As you finish up the interview , you ask them if they can refer someone else who also owns a tiny house. They happen to know someone, and pass the contact details to you. You interview them as well. Towards the end of the interview, you ask them to introduce you to one more person.

If more than two names are mentioned, it is a good idea to ask the interviewee how well they know those people, and then interview the person who is least known to them.

In exponential non-discriminative snowball sampling , the first participant provides multiple referrals. In other words, the researcher recruits the first participant, and this participant in turn recruits several others. The researcher includes all referrals in the sample. This type of snowball sampling is best used when you want to reach a larger sample.

In this method, participants give multiple referrals. However, the researcher screens those referrals, choosing only those who meet specific criteria to participate in the sample. The key difference between this and exponential non-discriminative snowball sampling is that not all referrals are included in the sample.

Exponential discriminative snowball sampling is most used when screening participants according to specific criteria is vital to your research goals.

As you inquire with your acquaintances, you find someone who bought a tiny house a year ago. At the end of the interview, you ask them if they know of other owners. You do not specify that the purchase has to be in the past three years.

As it happens, they do know of two more people who bought tiny houses in the same area as they did. You contact both, and find out that one bought the house four years ago and the other eight months ago. Since the one who bought the house four years ago does not meet your criteria, you only interview the other.

Like all research methods , snowball sampling has distinct advantages and disadvantages. It is important to be aware of these in order to determine whether it’s the best approach for your research design .

Advantages of snowball sampling

Depending on your research goals, there are advantages to using snowball sampling.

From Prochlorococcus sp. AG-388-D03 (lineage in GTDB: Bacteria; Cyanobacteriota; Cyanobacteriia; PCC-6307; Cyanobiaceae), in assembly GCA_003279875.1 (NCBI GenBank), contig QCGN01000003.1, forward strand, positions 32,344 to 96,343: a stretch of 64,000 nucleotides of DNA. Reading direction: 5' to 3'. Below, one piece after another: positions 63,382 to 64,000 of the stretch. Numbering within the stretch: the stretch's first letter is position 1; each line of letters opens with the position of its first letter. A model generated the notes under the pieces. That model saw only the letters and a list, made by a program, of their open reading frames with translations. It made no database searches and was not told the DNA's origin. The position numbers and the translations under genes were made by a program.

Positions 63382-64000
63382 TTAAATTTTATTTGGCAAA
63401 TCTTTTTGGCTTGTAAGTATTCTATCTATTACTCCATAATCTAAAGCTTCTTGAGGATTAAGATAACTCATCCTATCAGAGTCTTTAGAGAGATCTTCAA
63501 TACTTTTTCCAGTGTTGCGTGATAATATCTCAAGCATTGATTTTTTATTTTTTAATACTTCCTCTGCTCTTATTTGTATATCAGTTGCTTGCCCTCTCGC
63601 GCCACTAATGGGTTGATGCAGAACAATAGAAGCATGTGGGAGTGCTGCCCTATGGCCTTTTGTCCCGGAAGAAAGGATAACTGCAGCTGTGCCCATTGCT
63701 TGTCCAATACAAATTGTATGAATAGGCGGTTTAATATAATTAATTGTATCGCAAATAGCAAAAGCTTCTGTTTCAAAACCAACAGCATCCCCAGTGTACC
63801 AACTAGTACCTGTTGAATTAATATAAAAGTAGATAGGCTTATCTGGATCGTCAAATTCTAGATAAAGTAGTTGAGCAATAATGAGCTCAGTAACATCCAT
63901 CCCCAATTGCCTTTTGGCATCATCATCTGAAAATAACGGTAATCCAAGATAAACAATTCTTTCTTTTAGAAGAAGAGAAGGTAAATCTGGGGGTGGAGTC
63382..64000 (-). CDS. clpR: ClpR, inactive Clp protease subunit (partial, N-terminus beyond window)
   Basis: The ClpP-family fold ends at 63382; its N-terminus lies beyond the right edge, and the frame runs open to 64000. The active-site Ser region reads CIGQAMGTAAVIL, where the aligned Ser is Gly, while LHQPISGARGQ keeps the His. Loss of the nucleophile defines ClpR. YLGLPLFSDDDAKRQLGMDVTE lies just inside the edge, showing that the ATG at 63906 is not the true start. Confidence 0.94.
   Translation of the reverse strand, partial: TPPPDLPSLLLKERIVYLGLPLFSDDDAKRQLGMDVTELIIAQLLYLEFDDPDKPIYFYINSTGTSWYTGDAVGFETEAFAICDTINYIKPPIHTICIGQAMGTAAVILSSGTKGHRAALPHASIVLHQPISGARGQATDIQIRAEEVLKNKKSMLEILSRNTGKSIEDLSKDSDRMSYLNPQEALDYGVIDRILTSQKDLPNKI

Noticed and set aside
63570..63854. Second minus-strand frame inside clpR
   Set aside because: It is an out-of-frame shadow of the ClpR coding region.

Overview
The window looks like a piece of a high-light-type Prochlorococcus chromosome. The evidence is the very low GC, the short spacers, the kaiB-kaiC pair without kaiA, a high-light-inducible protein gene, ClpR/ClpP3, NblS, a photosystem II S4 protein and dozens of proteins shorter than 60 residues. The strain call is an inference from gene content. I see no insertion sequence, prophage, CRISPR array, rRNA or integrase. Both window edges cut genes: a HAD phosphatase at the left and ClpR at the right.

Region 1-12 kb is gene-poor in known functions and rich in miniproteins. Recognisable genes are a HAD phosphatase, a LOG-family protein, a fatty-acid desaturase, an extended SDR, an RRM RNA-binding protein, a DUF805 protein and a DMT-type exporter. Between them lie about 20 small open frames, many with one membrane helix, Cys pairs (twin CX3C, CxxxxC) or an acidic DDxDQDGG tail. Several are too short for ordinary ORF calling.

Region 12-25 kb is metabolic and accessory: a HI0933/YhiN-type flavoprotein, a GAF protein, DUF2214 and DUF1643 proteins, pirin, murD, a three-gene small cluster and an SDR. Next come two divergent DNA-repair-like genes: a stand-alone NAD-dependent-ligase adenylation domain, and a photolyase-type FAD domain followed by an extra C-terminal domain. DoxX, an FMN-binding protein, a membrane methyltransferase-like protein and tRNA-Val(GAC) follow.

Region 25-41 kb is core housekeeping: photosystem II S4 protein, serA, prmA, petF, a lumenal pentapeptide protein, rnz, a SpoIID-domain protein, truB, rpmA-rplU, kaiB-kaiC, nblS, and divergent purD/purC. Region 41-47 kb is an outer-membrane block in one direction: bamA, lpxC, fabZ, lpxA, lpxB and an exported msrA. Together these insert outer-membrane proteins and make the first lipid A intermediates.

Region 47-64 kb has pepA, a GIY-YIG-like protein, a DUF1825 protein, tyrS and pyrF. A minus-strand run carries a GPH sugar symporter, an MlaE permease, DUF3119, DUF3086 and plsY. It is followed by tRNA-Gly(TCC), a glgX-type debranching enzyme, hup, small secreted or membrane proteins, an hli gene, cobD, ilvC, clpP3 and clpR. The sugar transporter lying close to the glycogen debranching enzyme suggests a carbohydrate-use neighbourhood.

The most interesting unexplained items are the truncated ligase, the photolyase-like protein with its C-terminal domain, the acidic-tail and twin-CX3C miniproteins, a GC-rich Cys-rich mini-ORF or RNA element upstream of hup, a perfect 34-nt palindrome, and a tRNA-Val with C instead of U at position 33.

• Snowball sampling helps you research populations that you would not be able to access otherwise . Members of stigmatized groups (e.g., people experiencing homelessness) may hesitate to participate in a research study due to fear of exposure. Snowball sampling helps in this situation, as participants refer others whom they know and trust to the researcher.
  • Since snowball sampling involves individuals recruiting other individuals, it is low-cost and easy to recruit a sample in this way.
  • Unlike probability sampling , where you draw your sample following specific rules and some form of random selection , snowball sampling is flexible . All you need is to identify someone who is willing to participate and introduce you to others.

Disadvantages of convenience sampling

Snowball sampling has disadvantages, too, and is not a good fit for every research design.

  • As the sample is not chosen through random selection , it is not representative of the population being studied. This means that you cannot make statistical inferences about the entire population and there is a high chance of research bias .
  • The researcher has little or no control over the sampling process and relies mainly on referrals from already-identified participants. Since people refer others whom they know (and share traits with), this sampling method has a high potential for sampling bias .